Victorian Box Decline

Jan 21, 2015

[From the December 2014 issue of the UC IPM Green Bulletin]

Victorian box (Pittosporum undulatum) is an evergreen tree native to Australia that grows moderately fast to about 50 feet high and wide. It was much planted as an ornamental landscape subject in the first half of the 20th century in coastal central and southern California, especially from Santa Barbara to San Diego, where it was used as a lawn or street tree, background, screen, or informal hedge, and prized for its dense canopy, attractive and glossy green foliage, fragrant white flowers, showy orange fruits, and ease of cultivation (Figure 1). Indeed, from late January through March, especially in the evening, one can detect the wonderful, sweet, somewhat citrus-like fragrance of its flowers wafting through the air in older neighborhoods. Victorian box has somewhat fallen out of favor as a landscape subject in the last 40 years but is still found in nurseries and as old and young plants in the landscape. Typically a vigorous grower, trunks can attain one to two feet in diameter; and the tree can produce copious amounts of fruits, which readily germinate and produce seedlings in irrigated landscapes.

Over the last 25 years, arborists, horticulturists, landscape managers, and others have frequently noticed a widespread decline of older, established Victorian box trees in Southern California. Affected trees tend to lose vigor gradually but steadily; canopies thin; leaves yellow, die, and drop; and twigs and branches die back, either generally over the whole tree or, at least initially, restricted to one or more branches (Figure 2).

What Causes the Decline?

The exact cause of the decline is unknown but is commonly associated with a combination of improper cultivation, old age, and possibly one or more opportunistic pathogens. Improper cultivation, such as too much or too little water, soil compaction, excessive and/or inappropriate pruning, root disturbance or damage, wounds, and competition from adjacent encroaching plants, could stress trees and predispose them to opportunistic pathogens. Because most of the trees exhibiting this decline are old and mature, perhaps overly so, natural senescence is likely a significant contributing factor; rarely are young, small trees, which are usually vigorously growing, showing symptoms. Symptoms generally indicate root damage or death, but isolating soil-borne root pathogens associated with the decline has been difficult and mostly inconclusive. While Phytophthora, Armillaria, Fusicoccum, and Botryodiplodia have been isolated from some declining Victorian box trees, these pathogens are not thought to be the sole or even primary causal agents responsible for the decline. Thus, a combination of factors, including old age, improper cultivation, and several disease pathogens, is likely responsible for the decline.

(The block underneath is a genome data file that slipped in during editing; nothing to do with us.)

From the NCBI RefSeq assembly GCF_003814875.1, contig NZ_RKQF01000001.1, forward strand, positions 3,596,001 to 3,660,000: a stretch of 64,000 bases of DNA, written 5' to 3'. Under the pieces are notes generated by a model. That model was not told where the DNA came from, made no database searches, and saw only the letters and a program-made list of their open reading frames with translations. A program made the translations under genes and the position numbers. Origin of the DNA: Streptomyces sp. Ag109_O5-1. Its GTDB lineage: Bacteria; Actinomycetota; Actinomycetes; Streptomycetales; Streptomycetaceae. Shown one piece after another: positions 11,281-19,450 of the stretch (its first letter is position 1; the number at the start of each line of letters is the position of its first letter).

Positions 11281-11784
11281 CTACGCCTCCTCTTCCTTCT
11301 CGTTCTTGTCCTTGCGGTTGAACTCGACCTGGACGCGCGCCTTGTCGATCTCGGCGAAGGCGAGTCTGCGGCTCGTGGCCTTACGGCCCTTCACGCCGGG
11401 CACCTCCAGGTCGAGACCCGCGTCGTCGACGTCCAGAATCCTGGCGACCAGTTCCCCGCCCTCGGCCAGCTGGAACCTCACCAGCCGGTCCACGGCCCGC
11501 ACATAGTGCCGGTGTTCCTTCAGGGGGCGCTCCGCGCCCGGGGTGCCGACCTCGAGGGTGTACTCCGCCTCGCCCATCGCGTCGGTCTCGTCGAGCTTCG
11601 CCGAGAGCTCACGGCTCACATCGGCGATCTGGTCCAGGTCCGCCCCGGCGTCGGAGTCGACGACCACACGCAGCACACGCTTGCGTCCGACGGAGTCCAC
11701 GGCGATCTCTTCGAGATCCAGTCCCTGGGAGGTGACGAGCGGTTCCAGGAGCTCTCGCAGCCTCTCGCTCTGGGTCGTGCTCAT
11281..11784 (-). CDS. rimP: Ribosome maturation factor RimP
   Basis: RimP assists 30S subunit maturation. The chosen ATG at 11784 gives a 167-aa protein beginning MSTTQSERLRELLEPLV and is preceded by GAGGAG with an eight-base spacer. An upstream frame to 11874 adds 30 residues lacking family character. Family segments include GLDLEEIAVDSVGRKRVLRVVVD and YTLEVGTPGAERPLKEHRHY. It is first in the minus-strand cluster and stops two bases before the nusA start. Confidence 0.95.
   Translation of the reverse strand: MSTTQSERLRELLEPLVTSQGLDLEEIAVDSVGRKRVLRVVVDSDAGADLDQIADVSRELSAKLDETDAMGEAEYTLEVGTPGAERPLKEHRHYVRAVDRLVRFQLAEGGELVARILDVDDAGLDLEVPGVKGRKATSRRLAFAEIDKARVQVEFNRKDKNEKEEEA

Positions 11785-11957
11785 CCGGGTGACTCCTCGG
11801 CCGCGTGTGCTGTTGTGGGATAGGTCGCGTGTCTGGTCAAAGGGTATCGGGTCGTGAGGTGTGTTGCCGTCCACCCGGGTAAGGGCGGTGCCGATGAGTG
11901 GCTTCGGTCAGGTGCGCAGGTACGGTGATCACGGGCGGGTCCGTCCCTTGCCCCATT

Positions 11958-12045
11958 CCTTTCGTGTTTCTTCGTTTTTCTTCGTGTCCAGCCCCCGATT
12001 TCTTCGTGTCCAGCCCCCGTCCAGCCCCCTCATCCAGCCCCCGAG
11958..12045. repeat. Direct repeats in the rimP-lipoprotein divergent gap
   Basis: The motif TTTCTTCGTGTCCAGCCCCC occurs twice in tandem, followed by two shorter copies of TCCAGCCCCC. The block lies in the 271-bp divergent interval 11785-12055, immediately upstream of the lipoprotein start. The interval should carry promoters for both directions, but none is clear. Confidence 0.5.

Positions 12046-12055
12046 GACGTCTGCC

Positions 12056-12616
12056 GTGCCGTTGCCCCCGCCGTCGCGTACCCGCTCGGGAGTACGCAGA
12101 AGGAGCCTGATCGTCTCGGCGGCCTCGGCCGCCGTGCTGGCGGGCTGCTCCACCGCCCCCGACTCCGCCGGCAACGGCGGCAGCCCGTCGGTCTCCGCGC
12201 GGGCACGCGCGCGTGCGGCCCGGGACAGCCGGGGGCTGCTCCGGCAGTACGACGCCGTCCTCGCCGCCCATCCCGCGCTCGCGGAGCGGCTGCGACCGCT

Provide Proper Cultural Care

The best management strategy for Victorian box decline is prevention through proper culture. When planting a Victorian box, select the right location in the garden or landscape; and plant and care for it properly. Irrigate appropriately, applying sufficient water at each irrigation event to moisten the upper 12 inches of soil. Irrigate again only when the soil one to two inches deep becomes dry, then irrigate once again to moisten the upper 12 inches of soil. This irrigation strategy allows for a slight dry down between irrigation events and encourages a deeper and healthier root system. Avoid disturbing or wounding the roots or compacting the soil; maintain a one- to two-inch layer of mulch (fallen leaves, grass clippings, etc.) over the root zone and six inches from the trunk. Prune only to remove dead branches or to maintain good structure, and when doing so adhere to sound and appropriate pruning practices. Keep encroaching turf grass, groundcovers, shrubs, and weeds at least three feet away from the trunk. Prune back adjacent trees encroaching or overtopping the Victorian box's canopy. Remember that old trees seem more susceptible to the decline, so where practical consider replacing senescing trees with an appropriate species and individual tree.

What about Chemical Control?

There is no proven chemical treatment for declining trees. However, applications of gypsum (calcium sulfate) at the rate of 10 pounds per 100 square feet might help to suppress some root pathogens that may be present.


For information about pests and abiotic disorders on Victorian Box, visit the UC IPM web site.


By Donald R. Hodel
Author - Environmental Horticulture Advisor
By Dennis Pittenger
Author - Emeritus Area Environmental Horticulturist